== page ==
Rapid industrialization during the last few decades has significantly increased the amount of pollutants in the environment. Improper treatment of some hazardous industrial wastes released into water bodies has been creating toxic effects on all type of life forms directly or indirectly. Heavy metals are one of the major water pollutants that are persistent and non-biodegradable in nature. Intake of some toxic heavy metals by aquatic fauna can cause detrimental health problems in other animals and ultimately humans via the food chain. They can be teratogenic, carcinogenic and can cause oxidative stress, organ damage, nervous system impairments and reduced growth and development.36 Another most prevalent chemical pollutant released by industry are phenolic compounds. They exhibit toxicity by inhibiting normal microbial function, thus affecting biological treatment processes.24 They can also cause reflex loss, sweating, low body temperature, cyanosis, decreased respiration and respiratory failure. The major effluent constituents of the paper and pulp industry like tannins, resins and chlorinated organic compounds can cause genotoxicity and mutagenicity.27 The most common effluents from the paper pulp industry are lignin and its derivatives. They are poorly degradable and during biological treatment may transform into toxic compounds, which can affect the hormonal balance in aquatic animals.37 Reproductive disruption in fish can be caused by binding of some major wood sterols like β-sitosterol and stigmasterol to oestrogen receptors of fish.38 A collective mixture of hazardous constituents in textile effluents make them highly toxic.6 Chromium compounds and oily scum together form a colloidal matter that acts as a barrier to prevent sunlight from entering the water body, thereby decreasing the dissolved oxygen. Many textile industries use chlorine-bound organic colourants that are carcinogenic. According to a case study reported in Tribune, on 7th April 2009, in a village near Bhatinda, Punjab, India, the farmers developed cancer as, due to the lack of canal water, they had to use toxic sludge from factories to irrigate their farms.6 The toxicological effects of PFOA were studied in CD-1 mice that showed the toxic effects in the mother and also in the developmental stages of neonatals.39 The mother was compromised with pregnancy loss, increased liver weight and low weight-gain during pregnancy, while the neonatals suffered reduced postnatal (approximately the first six weeks following birth) survival rates, delayed eye-opening, lower body weight, and reduced growth and development. Animal studies (on cynomolgus monkey) by using PFOS showed decreased body weight, lower triiodothyronine (T3), increased liver weight, and lower cholesterol and oestradiol levels.40 Hypersalanity of water also greatly effects the microbial activity of non-salt-adapted micro-organisms and can also interfere with aerobic treatment processes.30 Efficient removal strategies of these toxic pollutants before releasing them into various water bodies are therefore highly necessary for a hygienic and healthy environment.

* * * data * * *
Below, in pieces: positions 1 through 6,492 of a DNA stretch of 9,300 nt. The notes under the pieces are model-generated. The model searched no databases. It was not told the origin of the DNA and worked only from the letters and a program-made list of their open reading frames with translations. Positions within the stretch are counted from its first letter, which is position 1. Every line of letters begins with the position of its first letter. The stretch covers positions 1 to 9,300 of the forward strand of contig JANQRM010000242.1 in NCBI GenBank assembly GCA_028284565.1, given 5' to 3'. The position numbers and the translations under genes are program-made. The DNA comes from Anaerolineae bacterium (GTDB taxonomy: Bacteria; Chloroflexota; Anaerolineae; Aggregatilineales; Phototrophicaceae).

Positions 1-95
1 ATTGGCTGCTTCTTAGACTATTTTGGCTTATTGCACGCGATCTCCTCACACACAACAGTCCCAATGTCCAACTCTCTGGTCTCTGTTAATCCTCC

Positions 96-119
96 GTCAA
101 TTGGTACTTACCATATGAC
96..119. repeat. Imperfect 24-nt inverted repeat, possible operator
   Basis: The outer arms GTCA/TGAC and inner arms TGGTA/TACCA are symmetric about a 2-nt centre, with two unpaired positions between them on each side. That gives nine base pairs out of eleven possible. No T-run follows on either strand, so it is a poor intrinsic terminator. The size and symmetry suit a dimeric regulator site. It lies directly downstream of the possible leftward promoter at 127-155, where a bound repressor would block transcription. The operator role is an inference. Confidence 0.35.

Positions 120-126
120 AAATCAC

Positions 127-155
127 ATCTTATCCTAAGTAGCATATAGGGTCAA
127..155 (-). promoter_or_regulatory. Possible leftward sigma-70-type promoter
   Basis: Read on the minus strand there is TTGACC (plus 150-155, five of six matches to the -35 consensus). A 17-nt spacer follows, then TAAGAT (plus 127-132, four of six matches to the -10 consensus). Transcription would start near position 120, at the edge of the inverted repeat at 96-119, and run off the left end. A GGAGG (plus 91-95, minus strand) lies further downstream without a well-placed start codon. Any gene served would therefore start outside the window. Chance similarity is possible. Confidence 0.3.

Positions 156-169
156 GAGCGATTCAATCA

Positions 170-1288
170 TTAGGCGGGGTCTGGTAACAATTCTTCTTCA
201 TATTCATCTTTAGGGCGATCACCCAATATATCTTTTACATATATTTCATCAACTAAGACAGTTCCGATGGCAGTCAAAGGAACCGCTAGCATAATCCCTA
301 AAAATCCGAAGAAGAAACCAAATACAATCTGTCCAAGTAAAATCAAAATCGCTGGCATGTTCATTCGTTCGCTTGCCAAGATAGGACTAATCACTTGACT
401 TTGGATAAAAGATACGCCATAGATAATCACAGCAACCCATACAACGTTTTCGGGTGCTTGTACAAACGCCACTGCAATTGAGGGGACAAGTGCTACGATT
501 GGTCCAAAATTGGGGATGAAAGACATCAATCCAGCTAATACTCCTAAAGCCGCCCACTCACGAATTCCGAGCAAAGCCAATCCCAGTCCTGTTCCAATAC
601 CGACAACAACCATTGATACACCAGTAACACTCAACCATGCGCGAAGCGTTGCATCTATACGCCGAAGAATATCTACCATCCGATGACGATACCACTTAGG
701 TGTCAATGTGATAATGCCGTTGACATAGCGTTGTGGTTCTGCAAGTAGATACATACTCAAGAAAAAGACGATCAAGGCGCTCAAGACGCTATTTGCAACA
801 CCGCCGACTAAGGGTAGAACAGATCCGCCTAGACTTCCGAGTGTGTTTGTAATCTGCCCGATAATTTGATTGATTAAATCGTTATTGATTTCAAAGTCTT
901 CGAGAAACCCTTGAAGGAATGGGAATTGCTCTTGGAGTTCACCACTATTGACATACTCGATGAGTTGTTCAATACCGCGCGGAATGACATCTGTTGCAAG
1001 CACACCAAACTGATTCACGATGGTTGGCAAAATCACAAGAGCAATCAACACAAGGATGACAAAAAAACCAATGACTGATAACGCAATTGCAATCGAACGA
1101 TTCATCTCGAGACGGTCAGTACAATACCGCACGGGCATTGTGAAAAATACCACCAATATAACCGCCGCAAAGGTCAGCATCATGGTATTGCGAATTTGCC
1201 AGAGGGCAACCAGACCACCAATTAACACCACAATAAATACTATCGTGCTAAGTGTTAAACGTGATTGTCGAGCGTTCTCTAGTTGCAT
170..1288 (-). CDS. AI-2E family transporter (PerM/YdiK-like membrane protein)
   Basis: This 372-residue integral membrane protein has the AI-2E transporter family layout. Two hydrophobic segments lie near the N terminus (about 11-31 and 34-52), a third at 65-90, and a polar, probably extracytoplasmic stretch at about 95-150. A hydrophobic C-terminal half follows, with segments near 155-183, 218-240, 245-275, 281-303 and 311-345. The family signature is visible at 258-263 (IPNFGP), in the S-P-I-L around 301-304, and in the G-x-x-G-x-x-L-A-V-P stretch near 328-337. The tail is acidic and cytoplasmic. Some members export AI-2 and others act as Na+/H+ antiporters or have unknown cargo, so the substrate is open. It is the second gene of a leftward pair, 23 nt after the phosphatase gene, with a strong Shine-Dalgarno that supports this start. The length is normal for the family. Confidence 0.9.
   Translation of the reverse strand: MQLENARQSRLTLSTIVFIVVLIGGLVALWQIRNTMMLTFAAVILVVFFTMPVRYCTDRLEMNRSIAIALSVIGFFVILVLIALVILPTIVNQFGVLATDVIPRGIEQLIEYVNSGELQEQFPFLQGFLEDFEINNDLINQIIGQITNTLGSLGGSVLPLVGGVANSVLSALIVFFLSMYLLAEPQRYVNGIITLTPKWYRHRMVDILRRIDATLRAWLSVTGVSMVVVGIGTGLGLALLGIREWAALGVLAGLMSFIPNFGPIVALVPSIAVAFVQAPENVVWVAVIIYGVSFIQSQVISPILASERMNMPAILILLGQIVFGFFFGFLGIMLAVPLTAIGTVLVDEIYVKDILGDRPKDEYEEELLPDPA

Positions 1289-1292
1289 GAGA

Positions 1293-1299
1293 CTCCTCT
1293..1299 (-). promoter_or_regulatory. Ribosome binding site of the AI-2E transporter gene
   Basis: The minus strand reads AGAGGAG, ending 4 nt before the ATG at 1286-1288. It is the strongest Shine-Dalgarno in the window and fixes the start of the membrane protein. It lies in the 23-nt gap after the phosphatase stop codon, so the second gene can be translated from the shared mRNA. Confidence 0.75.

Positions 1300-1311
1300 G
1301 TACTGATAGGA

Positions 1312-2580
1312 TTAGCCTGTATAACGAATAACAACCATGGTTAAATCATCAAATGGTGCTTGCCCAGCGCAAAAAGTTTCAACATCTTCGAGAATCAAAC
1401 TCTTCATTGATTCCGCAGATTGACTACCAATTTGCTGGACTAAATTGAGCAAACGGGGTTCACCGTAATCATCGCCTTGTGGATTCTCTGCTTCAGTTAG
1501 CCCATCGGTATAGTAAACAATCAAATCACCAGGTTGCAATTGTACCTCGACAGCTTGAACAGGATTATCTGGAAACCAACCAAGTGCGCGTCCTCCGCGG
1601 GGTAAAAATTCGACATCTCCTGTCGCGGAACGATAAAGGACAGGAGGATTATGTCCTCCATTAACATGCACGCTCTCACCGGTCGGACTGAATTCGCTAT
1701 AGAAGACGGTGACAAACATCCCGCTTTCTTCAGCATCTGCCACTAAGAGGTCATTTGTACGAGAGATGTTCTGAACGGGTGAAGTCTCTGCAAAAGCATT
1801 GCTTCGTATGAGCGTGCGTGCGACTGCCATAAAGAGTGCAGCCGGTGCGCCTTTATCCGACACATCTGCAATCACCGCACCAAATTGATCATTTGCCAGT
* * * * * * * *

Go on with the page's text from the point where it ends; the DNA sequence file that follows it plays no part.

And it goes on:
Various types of technologies and strategies are being developed and employed for contamination removal from wastewater released from several industries. Some of the strategies developed and used by some major wastewater producing industries for treatment of effluents are mentioned below.
Heavy metals are considered one of the most hazardous contaminants released from chemical-intensive industries. Conventional strategies like ion-exchange methods involving synthetic ion-exchange matrices for cation and anion exchange, chemical precipitation using precipitants like lime and limestone under basic pH conditions and electrochemical deposition methods are being employed to remove heavy metals from inorganic effluents.41 However, these methods are known to have many disadvantages when completely removing heavy metals and they also have high energy requirements.42 Some of the cheaper and effective technologies developed for quality improvement of treated water are adsorption, membrane filtration, electrodialysis and photocatalysis.41 Low-cost adsorbents like natural material, e.g. zeolites and clinoptilolite; industrial by-products such as iron slags, fly ash, hydrous titanium oxide and waste iron; biosorption using biological and agricultural wastes like inactive microbial biomass, orange peel, pecan shells, hazelnut shell, maize husk or cob, etc.; modified biopolymers like chitosan, starch, chitin and hydrogels are effectively used for the removal of heavy metals. The removal of heavy metals from inorganic solutions can be achieved using membrane filtration techniques like ultrafiltration employing permeable membranes of pore size (5–20 nm). Reverse osmosis capable of removing 98% copper and 99% cadmium, nanofiltration and polymer-supported ultrafiltration are some of the other techniques used to remove heavy metals.41 The electrodialysis process involves an ion-exchange membrane through which the ionized solution is passed and membrane separation takes place under an electric potential.43 This method is effective for the removal of heavy metal ions like Ni, Co and Cd. On the other hand, the photocatalysis method uses titanium dioxide semi-conductors capable of reduction or oxidation of species having appropriate redox potential, like Cu2+, Cr3+ and Cr4+ heavy metal ions.41